LONG POND, Pa. -- NASCAR wasted little time reacting to Robby Gordon's late-race antics in Montreal's Busch Series race, announcing Sunday morning that it has "parked" Gordon for the Pennsylvania 500 Nextel Cup Series race at Pocono Raceway.
P.J. Jones, who practiced the car on Saturday while Gordon was in Montreal for the Busch Series race, will drive in Gordon's absence. Further penalties against Gordon, if any, will be announced early this week, according to NASCAR spokesman Kerry Tharp.
Gordon said at Pocono that NASCAR will let him
compete in the Busch Series and Nextel Cup races next week at
Watkins Glen. That decision could be a huge break for Gordon, who
is generally regarded as one of the top road course drivers around.
"We'll sit this weekend out, but we will come to Watkins Glen
with a vengeance to win both races," he said.
However, Tharp said shortly before the start of the Cup race
that additional disciplinary action was "something we're
Gordon posted an apology for his antics in Montreal on his Web site.
"I want to start by expressing my regrets to the sponsors, fans, and all competitors for any part I played in the miscommunication, confusion and uncertainty surrounding the finish in this weekend's Busch race in Montreal," Gordon said.
"It was not my purpose to disrespect the authority of NASCAR or the officials. I do respect their authority to run the race and make the calls, and I understand the significance of the black flag. I strongly disagree with the calls that affected me at the end of the race. Being spun under the yellow and not being allowed to resume my position prior to the spin put me in a position to react as I did. Nonetheless, I accept NASCAR's decision and I intend to move forward under the rules."
Gordon's problems began late in the inaugural Busch race at Montreal's Circuit Gilles Villeneuve, when contact with Marcos Ambrose sent Gordon spinning and out of the lead. Gordon, feeling that he was still in the lead, or at least in second place behind Ambrose, when the caution waved -- thus freezing the field -- refused to line up in 13th as instructed by NASCAR.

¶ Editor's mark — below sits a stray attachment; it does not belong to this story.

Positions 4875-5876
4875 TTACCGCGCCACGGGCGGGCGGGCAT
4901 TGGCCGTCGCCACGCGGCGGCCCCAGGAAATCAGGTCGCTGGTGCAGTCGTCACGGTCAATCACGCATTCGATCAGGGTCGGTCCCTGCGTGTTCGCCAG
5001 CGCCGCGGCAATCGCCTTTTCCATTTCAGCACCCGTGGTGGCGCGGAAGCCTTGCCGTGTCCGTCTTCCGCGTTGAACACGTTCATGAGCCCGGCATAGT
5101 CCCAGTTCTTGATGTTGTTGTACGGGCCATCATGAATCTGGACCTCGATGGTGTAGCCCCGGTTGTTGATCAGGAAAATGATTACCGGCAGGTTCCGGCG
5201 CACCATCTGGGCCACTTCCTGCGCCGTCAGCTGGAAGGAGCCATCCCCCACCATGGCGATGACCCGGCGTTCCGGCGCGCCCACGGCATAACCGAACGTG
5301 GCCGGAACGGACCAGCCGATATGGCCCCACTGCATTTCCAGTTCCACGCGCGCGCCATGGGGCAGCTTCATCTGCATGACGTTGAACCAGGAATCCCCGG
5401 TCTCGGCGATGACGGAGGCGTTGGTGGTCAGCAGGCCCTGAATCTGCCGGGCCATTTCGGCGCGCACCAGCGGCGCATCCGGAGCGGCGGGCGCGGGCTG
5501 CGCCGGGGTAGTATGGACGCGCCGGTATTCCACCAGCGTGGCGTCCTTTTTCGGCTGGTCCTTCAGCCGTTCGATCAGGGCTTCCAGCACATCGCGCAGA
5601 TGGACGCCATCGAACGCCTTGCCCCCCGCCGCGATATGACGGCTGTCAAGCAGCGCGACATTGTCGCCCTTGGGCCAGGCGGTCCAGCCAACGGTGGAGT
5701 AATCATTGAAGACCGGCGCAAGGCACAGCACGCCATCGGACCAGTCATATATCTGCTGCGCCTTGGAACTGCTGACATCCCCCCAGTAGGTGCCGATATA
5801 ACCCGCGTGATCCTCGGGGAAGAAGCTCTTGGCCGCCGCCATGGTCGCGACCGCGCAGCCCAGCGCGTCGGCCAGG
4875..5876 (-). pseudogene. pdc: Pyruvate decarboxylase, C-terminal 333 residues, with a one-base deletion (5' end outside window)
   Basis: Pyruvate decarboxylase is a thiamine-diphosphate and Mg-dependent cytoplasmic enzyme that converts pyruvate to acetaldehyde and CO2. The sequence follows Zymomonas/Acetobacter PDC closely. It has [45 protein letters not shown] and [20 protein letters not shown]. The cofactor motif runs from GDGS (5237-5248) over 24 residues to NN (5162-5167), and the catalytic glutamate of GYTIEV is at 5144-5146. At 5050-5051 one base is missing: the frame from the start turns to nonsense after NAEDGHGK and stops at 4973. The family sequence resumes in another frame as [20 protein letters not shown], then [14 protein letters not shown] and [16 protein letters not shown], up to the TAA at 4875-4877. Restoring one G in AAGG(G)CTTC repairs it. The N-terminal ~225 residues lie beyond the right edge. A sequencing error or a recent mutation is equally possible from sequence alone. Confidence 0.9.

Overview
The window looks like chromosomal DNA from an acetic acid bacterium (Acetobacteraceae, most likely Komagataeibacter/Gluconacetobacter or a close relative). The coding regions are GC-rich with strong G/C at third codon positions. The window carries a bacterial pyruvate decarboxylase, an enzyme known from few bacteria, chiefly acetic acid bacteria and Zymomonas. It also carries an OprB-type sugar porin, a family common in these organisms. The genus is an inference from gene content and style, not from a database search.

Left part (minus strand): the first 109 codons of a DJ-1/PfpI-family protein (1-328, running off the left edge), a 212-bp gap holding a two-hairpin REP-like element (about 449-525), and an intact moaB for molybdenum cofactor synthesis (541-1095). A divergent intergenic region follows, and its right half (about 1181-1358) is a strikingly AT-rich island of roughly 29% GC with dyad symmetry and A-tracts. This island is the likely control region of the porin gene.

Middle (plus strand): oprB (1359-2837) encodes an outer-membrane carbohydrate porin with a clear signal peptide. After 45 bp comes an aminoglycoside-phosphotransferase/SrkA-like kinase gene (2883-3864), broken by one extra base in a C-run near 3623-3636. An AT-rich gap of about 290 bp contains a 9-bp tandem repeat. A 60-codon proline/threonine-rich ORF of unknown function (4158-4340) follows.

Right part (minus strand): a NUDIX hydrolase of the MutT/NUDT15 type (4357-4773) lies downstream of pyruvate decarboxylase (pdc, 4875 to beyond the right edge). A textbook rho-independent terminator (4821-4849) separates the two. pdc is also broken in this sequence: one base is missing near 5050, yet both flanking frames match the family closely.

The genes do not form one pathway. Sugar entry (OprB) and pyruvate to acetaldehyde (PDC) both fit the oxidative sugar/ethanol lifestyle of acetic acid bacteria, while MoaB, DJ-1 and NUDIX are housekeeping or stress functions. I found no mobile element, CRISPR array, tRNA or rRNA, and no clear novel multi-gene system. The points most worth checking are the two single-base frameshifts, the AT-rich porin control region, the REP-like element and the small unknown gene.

Gordon was black-flagged and NASCAR pulled his scorecard -- meaning his laps completed didn't count -- for refusing NASCAR's directives. When the race restarted for a green-white-checkered finish, Gordon was still second on the track behind Ambrose, with Kevin Harvick in third.
Shortly after the green flag waved, Gordon got into the back of Ambrose, sending him spinning. That paved the way for Harvick's win, and also led to penalties against Gordon.
While Gordon said Ambrose simply was slower through the turn, leading to the contact, NASCAR clearly felt it was intentional. That's why it parked Gordon as opposed to suspending him. If suspended, Gordon could have filed an immediate appeal and would have been eligible to race Sunday.
"If the act or admission of a member is determined by a NASCAR official to constitute a threat to the orderly conduct of the event, NASCAR may take emergency action against that member," Tharp said, quoting NASCAR's rulebook. "That includes parking a driver for an event. Parking is final, non-appealable and non-reviewable."
While Tharp wouldn't go so far as to say that Gordon's in-race actions were unprecedented, he made it clear the sanctioning body wasn't happy.